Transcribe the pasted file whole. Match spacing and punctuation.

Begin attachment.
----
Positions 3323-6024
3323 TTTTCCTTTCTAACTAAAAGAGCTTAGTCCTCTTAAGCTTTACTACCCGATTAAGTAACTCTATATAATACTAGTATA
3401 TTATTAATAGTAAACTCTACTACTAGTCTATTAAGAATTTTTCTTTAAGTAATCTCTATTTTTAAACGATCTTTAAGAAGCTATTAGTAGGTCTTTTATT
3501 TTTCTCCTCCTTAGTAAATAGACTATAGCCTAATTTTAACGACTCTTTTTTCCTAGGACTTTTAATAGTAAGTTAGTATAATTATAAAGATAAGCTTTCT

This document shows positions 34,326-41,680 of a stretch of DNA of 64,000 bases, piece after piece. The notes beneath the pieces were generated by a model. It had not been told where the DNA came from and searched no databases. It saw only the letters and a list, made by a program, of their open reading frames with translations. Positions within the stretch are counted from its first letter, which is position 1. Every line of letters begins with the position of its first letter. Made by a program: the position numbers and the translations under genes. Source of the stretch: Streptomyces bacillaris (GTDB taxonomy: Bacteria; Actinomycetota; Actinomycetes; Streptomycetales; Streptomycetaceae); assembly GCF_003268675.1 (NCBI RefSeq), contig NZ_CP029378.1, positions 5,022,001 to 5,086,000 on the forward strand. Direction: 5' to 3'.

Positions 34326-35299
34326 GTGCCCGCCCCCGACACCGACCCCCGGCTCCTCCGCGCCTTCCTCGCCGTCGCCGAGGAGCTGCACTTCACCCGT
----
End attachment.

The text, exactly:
Positions 3323-6024
3323 TTTTCCTTTCTAACTAAAAGAGCTTAGTCCTCTTAAGCTTTACTACCCGATTAAGTAACTCTATATAATACTAGTATA
3401 TTATTAATAGTAAACTCTACTACTAGTCTATTAAGAATTTTTCTTTAAGTAATCTCTATTTTTAAACGATCTTTAAGAAGCTATTAGTAGGTCTTTTATT
3501 TTTCTCCTCCTTAGTAAATAGACTATAGCCTAATTTTAACGACTCTTTTTTCCTAGGACTTTTAATAGTAAGTTAGTATAATTATAAAGATAAGCTTTCT

This document shows positions 34,326-41,680 of a stretch of DNA of 64,000 bases, piece after piece. The notes beneath the pieces were generated by a model. It had not been told where the DNA came from and searched no databases. It saw only the letters and a list, made by a program, of their open reading frames with translations. Positions within the stretch are counted from its first letter, which is position 1. Every line of letters begins with the position of its first letter. Made by a program: the position numbers and the translations under genes. Source of the stretch: Streptomyces bacillaris (GTDB taxonomy: Bacteria; Actinomycetota; Actinomycetes; Streptomycetales; Streptomycetaceae); assembly GCF_003268675.1 (NCBI RefSeq), contig NZ_CP029378.1, positions 5,022,001 to 5,086,000 on the forward strand. Direction: 5' to 3'.

Positions 34326-35299
34326 GTGCCCGCCCCCGACACCGACCCCCGGCTCCTCCGCGCCTTCCTCGCCGTCGCCGAGGAGCTGCACTTCACCCGT